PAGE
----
Just in case you’ve heard any whispered conversations about Evanston changing its current form of government – council-manager – be assured the idea doesn’t have much support from council members, according to the discussion at Monday night’s Rules committee meeting.
Council members discussed the issue and wanted to send a clear message to Evanston residents that they support the current form of city government.
Additionally, the committee voted to bring ranked-choice ballots before the City Council for a vote, which if passed would make Evanston the first city in Illinois to adopt the measure.
The Rules Committee is made up of nine council members and the mayor.
Changing form of government
Council member Peter Braithwaite, 2nd Ward, told the committee he wanted to discuss potentially changing Evanston’s form of government in response to a comment made during an NAACP candidate forum.
The last City Manager, Braithwaite said, put in his contract that the city would discuss alternate governing styles, so the Second Ward Council member felt compelled to discuss the matter in public.
City attorney Nicholas Cummings gave a presentation about how the Illinois Constitution allows cities to determine their form of government through referendum but must choose between one of four provided under Illinois Law: council-mayor, commission, strong mayor and the council-manager, which Evanston uses.
It was immediately clear, though, that other council members had no interest in a change of governing style.
“I’ve been a very strong supporter of the form of government that we currently have,” said Third Ward Council Member Melissa Wynne. “It is one that was established more than 70 years ago, at the behest of the League of Women Voters, if my memory is correct.” Evanston, having a professional manager who is trained, provides the city with the “highest quality government,” she added.
Fourth Ward Council member Jonathan Nieuwsma said he “does not support changing our system of government. I do support doing a better job with the system that we currently have. … But number one, if we were to change, that would just create a cloud of uncertainty and confusion and chaos for an indefinite period of time.”
Braithwaite ended the conversation by saying he wanted to go on the record saying he does not support a strong mayor. He said, “We’re all firm in support of our current form of government … I want to signal [that] to our residents, as well as signal to any other person is we’re currently searching for a city manager.”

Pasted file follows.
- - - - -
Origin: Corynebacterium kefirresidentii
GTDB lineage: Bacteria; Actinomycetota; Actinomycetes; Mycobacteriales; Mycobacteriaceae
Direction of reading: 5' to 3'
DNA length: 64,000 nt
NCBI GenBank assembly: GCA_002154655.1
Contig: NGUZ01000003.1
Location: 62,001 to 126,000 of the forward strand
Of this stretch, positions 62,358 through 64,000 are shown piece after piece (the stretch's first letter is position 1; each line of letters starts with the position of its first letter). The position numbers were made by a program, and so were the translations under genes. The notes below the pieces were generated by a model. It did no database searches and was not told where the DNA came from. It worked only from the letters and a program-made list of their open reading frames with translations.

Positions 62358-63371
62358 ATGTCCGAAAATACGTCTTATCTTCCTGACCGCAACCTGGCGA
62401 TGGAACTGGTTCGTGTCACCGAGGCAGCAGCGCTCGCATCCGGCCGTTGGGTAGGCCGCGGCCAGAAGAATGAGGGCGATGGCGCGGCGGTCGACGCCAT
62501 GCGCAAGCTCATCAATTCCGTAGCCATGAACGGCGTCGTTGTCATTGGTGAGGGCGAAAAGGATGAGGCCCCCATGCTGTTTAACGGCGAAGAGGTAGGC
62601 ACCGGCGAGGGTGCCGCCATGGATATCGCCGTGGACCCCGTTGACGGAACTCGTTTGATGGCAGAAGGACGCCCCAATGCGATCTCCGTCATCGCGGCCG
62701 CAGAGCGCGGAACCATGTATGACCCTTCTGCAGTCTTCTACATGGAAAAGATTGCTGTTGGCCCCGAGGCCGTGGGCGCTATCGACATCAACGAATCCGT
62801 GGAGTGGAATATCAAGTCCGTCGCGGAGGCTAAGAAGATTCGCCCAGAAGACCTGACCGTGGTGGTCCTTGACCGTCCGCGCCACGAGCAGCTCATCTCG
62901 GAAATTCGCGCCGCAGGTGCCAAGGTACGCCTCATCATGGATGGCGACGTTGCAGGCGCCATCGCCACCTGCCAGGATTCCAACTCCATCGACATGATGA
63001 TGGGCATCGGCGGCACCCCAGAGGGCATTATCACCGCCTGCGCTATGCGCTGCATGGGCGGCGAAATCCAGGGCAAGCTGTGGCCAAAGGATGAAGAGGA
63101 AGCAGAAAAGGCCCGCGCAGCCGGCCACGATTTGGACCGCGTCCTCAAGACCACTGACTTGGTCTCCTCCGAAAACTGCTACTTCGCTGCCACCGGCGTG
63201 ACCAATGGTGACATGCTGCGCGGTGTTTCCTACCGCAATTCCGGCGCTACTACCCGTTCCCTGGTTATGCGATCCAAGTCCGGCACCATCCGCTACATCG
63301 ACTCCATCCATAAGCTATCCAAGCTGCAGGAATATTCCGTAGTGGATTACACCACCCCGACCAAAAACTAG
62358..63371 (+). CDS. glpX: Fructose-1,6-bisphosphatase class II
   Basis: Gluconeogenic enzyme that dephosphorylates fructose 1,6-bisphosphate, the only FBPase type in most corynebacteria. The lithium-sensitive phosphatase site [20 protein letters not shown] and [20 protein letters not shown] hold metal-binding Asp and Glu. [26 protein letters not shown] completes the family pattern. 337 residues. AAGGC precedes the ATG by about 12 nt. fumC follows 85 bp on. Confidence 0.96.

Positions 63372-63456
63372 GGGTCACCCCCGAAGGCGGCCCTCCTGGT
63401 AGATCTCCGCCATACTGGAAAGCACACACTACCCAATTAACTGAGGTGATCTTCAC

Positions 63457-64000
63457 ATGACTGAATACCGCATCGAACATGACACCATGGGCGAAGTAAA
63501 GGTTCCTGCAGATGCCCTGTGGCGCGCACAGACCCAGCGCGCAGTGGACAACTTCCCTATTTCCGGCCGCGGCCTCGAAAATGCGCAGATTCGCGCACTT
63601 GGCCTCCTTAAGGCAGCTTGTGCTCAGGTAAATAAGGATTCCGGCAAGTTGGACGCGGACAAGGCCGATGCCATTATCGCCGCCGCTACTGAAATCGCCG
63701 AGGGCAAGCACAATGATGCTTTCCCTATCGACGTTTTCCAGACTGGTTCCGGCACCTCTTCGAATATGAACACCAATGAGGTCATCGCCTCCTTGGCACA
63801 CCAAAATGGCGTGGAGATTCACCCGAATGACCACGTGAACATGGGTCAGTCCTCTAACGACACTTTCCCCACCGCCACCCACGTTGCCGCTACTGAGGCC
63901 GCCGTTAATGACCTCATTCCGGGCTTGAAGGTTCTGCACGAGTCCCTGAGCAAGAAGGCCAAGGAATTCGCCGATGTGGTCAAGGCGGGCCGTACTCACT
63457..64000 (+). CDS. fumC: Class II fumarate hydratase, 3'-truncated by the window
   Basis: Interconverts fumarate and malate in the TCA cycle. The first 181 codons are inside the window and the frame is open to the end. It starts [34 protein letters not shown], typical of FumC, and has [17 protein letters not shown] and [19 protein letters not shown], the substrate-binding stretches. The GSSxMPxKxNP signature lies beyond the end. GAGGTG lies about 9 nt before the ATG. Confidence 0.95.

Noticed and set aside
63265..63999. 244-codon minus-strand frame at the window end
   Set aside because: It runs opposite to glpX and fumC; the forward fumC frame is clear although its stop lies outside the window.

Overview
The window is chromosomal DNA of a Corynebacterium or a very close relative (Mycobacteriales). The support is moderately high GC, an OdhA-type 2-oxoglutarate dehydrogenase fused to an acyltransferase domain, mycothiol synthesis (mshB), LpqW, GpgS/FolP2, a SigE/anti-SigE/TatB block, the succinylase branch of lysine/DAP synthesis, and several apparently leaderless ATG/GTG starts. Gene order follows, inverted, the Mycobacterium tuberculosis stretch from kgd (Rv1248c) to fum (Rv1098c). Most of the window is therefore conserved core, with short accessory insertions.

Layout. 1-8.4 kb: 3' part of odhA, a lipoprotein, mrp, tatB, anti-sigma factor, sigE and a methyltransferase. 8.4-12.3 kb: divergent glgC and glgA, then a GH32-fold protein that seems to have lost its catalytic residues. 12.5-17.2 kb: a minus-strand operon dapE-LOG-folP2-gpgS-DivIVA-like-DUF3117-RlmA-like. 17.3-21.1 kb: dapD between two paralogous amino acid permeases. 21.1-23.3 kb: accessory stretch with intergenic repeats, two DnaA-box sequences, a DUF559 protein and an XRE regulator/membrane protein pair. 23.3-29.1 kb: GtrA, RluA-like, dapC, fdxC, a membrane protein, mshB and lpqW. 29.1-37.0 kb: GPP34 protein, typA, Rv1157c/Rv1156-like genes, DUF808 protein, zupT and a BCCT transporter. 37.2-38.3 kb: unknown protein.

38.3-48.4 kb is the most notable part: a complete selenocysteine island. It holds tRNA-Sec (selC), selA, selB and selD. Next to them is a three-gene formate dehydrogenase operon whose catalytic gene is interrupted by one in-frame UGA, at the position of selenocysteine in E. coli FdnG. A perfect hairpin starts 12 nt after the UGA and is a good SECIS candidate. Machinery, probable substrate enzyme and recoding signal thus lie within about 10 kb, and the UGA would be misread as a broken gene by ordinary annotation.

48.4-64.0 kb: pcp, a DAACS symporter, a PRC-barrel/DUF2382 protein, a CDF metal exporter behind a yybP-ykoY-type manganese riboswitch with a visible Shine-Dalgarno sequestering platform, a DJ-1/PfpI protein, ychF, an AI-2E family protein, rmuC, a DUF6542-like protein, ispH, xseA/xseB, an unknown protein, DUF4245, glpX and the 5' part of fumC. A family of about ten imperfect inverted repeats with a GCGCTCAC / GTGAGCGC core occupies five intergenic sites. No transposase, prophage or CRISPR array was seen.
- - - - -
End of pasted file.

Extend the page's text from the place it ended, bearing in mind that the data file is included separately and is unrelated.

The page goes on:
At the meeting, recently appointed Ninth Ward Council member Juan Geracaris recommended the Rules Committee adopt rank-choice voting.
“People tend to vote strategically or hold their nose and vote for the lesser of three evils,” Geracartis said. “And with rank-choice voting, people can vote for their favorite regardless of whether or not they think we’re going to win,” giving people a stronger voice in democracy and streamlining elections by eliminating the need for runoffs.
Council members Nieuwsma, Eleanor Revelle, 7th Ward, and Melissa Wynne, 3rd Ward, all enthusiastically supported the idea and encouraged passing it by the end of the meeting.
“As someone who has a lot of family in the New York metropolitan area, New York did this,” Wynne said. “And did it extremely successfully. As you said, Evanston can do this, this isn’t that difficult to understand.”
Council member Bobby Burns, 5th Ward, first pushed back against the idea, saying a decision of this magnitude should be discussed before a vote is taken and there should be a basic level of community engagement. “We don’t have any information in our packet about how this is performed. And other areas, especially for disenfranchised voters,” Burns said.
Ultimately, the committee decided to unanimously pass the measure to the City Council, with the expectation that it include intense community education of the matter.
“Wherever this comes up next, if it’s at the next council meeting, or if it’s held over until our next rules meeting, I would like that we have a comprehensive presentation about the impact of this form of elections,” Burns said.